Tonight I plan to mix up a Pegu Club, thank my lucky stars that cooler heads have prevailed, and watch Ken Burn's latest documentary, Prohibition, on PBS.
1 1/2 ounces Hendricks, 3/4 ounce Cointreau, 1 teaspoon Lime juice, Dash Angostura, Dash Peychauds. Combine ingredients – Shake. Add a twist of lime. Tune into to channel 602.
Back when Britain had an empire, the folks whose responsibility it was to run it weren't known for their eagerness to mix with the folks they were lording it over. From Trinidad to Tasmania, Muthaiga (that's in Kenya) to Ootacamund (no, that's not a typo), the traveling Brit could always count on finding safe harbor at the Club, an island of anxious, obsessive compatriots all devoted to maintaining their peculiar, distant customs in a sea of people behaving sensibly. Only the Club members didn't quite see it that way: They were normal; everybody else was somehow deviant. Weird.
Among all these far-flung outposts, few were farther flung than Rangoon's Pegu Club, right there at the corner of Prome Road and Newlyn Road, not half a mile from the Parade Ground. That's where the 1920 edition of Murray's Handbook to India, Ceylon and Burma puts it, anyway (amazing what one finds lying around here at the Esquire Institute for Advanced Research in Mixology). Like all of its ilk, the Pegu Club had a bar, and like all such bars, this one had its house cocktail. Unlike the Muthaiga Country Club and the Ootacamund Club, though, the Pegu Club managed to insert its -- a delightful and refreshing combination of gin (naturally), lime juice, orange curaçao, and a couple of other thises and thats -- into the annals of mixology. As master mixologist Harry Craddock observed in 1930, the Pegu Club Cocktail "has travelled, and is asked for, around the world." We're not sure precisely when it was invented, but it had to be before 1927, when it turns up in Harry MacElhone's Barflies and Cocktails.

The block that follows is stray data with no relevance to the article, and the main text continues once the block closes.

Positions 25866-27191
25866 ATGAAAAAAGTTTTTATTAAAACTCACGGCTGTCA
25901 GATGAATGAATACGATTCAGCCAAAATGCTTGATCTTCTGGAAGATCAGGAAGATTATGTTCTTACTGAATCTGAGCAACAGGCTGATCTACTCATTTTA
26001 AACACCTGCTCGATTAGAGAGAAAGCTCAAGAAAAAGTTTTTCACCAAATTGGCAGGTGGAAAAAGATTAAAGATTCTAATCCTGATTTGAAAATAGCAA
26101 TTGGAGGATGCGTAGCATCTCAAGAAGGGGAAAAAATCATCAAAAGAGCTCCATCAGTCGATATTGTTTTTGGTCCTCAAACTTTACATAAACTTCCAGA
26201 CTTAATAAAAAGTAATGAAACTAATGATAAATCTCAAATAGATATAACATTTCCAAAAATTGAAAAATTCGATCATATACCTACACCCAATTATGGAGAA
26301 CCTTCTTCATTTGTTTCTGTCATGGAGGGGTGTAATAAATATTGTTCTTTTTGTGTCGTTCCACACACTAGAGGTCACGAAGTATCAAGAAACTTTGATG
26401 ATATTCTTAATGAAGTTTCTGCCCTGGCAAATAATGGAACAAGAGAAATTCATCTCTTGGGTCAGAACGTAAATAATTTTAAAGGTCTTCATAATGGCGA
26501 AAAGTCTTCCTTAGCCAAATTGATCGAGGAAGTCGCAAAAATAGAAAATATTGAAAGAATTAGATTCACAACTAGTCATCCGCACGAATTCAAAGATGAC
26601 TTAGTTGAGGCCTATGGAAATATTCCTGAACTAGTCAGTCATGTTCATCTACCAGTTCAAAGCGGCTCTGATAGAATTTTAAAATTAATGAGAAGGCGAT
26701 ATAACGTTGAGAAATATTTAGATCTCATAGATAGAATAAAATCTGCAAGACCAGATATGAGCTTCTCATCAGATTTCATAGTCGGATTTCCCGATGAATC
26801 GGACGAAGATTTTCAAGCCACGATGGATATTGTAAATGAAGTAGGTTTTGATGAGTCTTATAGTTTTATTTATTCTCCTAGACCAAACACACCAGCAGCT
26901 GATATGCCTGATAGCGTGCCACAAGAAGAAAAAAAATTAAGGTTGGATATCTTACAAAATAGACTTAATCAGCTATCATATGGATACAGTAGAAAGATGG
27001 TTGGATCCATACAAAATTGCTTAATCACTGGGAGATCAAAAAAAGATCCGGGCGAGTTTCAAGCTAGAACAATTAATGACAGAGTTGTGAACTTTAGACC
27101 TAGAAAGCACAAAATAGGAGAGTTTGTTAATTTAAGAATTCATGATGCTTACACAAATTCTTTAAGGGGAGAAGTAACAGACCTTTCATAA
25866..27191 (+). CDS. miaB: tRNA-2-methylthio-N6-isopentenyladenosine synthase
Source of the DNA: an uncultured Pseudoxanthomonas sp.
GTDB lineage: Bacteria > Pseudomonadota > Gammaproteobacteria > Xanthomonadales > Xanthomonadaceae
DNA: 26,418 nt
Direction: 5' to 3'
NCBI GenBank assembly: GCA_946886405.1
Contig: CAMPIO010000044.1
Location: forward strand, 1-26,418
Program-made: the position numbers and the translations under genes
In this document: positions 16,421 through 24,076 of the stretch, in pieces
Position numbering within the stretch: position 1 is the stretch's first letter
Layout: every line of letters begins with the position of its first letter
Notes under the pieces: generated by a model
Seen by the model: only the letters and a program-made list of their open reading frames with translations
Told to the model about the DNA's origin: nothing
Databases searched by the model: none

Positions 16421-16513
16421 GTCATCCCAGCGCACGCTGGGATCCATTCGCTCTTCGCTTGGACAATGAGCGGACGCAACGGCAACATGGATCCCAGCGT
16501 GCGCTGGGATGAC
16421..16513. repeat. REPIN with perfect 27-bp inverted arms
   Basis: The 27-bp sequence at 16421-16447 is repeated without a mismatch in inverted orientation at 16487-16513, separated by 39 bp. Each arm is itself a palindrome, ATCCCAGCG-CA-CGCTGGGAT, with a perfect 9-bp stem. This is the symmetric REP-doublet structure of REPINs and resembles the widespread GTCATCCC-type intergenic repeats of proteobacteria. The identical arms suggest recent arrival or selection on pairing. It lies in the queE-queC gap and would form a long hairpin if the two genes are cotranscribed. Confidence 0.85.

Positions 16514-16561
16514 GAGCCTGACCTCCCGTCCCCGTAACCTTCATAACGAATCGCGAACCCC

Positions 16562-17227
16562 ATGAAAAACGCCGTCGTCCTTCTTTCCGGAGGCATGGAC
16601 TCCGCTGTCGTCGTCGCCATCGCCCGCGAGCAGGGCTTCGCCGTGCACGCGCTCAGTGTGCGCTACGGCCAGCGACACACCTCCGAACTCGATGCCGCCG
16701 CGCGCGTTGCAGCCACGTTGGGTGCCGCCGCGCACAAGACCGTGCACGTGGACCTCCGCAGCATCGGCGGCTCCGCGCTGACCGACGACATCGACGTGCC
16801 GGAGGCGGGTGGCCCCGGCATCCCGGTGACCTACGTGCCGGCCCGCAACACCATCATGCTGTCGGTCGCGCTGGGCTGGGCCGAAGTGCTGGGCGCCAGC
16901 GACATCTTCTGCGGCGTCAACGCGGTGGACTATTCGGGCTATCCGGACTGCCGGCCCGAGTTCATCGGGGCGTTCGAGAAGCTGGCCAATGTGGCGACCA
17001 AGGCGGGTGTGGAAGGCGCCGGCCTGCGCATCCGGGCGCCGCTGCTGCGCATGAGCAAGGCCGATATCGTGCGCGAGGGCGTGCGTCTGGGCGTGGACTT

Epilogue: On March 7, 1942, a hundred years almost to the day after they occupied it, the British abandoned Rangoon in the face of the rapidly advancing Japanese 33rd Infantry Division (they would've held it, see, but curaçao stocks were running dangerously low and the lime situation was perilous...). The British came back in 1945, but the Club was never the same. Now it's a barracks for the Burmese Army. We don't know what they're drinking.
That poster up top is for sale and printed up by the guys at Defrance. Great story and post on it here.